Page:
• Cheers to wins: Spotlighting triumphs uplifts team morale.
  • Spot hurdles: Pinpointing issues paves the way for enhancements.
  • Brainstorm fixes: Encourage solutions as much as problem-spotting.
  • Task delegation: Assign responsibilities for actionable solutions.
  • Consistent follow-ups: They’re key to ensure plans turn into actions.

Bonus retrospective tips

  • Value every viewpoint, irrespective of rank or years clocked in the field.
  • Specify challenges to offer clear insights.
  • Draft action items that are SMART.
  • Prioritize a constructive vibe throughout.

Avoiding snags in Agile and incident retrospectives

Retrospectives, be they Agile- or incident-oriented, can be game-changers in amplifying process enhancements. In their lively discussion, Ken and Lee share valuable nuggets of wisdom on how to turn these sessions from routine gatherings into strategy-loaded discussions.

Stumbling blocks in Agile retrospectives

  • Sidestep rants: Encourage productive talk over unhelpful complaints.
  • Stay current: Discuss the recent sprint and avoid rehashing old tales.
  • Dive deep into issues: Understanding is key before jumping to solutions.
  • Promote constructive clashes: Encourage diverse viewpoints, which can lead to unseen insights.

Incident retrospectives: Not just a wrap-up

Ken points out that incident retrospectives aren’t just about wrapping up the issue. They have a bigger purpose:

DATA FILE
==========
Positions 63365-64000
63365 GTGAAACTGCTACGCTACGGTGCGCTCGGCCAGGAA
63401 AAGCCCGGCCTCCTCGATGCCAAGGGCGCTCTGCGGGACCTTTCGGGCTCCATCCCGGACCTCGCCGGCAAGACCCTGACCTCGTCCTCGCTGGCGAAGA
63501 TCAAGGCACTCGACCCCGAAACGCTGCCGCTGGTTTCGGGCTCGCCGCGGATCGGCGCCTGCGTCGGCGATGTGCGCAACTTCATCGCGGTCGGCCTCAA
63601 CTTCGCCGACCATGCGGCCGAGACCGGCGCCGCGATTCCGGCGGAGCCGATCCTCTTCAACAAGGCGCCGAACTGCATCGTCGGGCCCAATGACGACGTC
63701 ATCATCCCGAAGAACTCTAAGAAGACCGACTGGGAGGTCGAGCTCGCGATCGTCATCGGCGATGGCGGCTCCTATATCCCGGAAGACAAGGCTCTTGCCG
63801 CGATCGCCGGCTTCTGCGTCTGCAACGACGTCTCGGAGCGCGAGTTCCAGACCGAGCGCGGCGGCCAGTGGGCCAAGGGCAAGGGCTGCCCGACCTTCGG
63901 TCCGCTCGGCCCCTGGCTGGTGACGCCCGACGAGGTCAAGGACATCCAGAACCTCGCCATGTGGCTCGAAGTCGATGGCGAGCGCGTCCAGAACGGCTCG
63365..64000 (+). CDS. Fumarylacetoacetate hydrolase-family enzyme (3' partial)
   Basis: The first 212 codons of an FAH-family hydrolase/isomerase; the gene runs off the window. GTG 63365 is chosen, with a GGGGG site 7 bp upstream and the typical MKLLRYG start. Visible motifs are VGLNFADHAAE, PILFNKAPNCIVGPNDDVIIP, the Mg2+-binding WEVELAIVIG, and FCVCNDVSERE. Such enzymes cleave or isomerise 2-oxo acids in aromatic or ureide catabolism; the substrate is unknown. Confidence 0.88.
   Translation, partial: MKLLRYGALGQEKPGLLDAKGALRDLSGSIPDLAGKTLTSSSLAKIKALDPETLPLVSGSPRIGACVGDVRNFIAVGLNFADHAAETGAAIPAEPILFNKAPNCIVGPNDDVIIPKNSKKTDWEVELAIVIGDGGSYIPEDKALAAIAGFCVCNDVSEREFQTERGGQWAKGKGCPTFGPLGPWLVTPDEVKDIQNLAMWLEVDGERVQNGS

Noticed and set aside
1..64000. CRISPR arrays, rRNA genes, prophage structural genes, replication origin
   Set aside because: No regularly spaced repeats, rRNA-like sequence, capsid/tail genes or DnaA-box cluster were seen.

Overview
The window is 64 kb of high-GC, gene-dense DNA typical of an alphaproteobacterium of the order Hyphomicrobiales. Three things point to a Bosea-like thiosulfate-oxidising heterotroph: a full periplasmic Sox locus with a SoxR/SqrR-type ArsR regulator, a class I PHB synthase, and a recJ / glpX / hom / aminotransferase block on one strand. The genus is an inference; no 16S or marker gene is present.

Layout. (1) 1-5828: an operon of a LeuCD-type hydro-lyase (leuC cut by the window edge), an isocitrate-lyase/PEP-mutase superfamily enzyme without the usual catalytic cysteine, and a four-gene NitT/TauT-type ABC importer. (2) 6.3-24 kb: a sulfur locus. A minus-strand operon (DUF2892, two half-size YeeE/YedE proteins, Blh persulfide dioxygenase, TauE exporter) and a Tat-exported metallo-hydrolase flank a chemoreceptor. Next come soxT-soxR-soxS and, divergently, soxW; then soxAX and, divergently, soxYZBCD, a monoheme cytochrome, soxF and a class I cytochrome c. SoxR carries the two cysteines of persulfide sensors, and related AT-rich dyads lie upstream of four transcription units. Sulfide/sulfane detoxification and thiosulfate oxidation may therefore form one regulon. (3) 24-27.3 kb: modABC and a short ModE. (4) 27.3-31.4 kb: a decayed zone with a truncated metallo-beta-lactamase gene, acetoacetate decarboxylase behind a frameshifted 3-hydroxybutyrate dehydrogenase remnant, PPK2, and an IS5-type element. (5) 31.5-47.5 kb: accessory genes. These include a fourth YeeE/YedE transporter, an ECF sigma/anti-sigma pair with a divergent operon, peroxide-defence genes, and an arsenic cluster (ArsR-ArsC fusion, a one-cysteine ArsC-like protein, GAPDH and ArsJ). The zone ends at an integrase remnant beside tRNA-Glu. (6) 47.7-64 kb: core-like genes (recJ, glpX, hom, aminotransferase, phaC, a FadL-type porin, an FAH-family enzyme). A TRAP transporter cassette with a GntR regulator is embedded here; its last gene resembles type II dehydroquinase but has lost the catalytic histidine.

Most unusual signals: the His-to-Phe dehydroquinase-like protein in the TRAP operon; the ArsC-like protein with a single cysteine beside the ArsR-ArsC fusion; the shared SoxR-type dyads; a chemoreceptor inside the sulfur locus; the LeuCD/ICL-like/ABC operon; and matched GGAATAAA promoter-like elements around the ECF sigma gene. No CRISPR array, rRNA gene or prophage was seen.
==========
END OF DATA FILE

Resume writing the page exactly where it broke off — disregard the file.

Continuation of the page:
• Post-incident chats: Engage in dialogues to extract learnings following incidents.
  • Defensive strategies: Brainstorm ways to avoid reruns of similar glitches.
  • Real-time watch: Harness live dashboards for continuous surveillance.

Common oversights in incident retrospectives

  • Skimpy data: Without a full data spectrum, pinpointing issues is challenging.
  • Missing the mark on participants: Essential players bring in vital insights.
  • Dodging blame over learning: The focus should be on learning, not finger-pointing.

Best practices for insightful incident retrospectives

  • Full-spectrum data collection: More data equals more informed decisions.
  • All-inclusivity: Don’t leave anyone out who’s connected to the incident.
  • A no-blame zone: Encourage open talk by avoiding the blame game.
  • Lessons over accusations: Encourage a learning mindset.
  • Transparent actions: Clearly chart out the next moves.

Boosting incident retrospectives: Handy tools

  • Root cause analysis: A technique to dig deep into primary issues.
  • Fishbone diagram: A graphical representation to showcase potential mishap triggers.
  • “5 Whys” technique: It’s all about exploring the whys behind an issue by repeatedly asking about the causes behind each cause.

Learn from your mistakes

To truly ace your incident retrospectives, you need a balanced blend of sidestepping common blunders, embracing best practices, and having the right toolkit. With these essentials, each hiccup can be a learning experience that only makes you better.

To learn how Blameless’s automatic retrospective tool can help your organization automate incident management and improve enterprise reliability, schedule a demo.

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ALSO: Don’t miss the bestselling new business book that Ken and I co-authored: Business Breakthrough 3.0

The book is available anywhere business books are available. Click here to get it from Amazon.com.


Image by Arek Socha from Pixabay.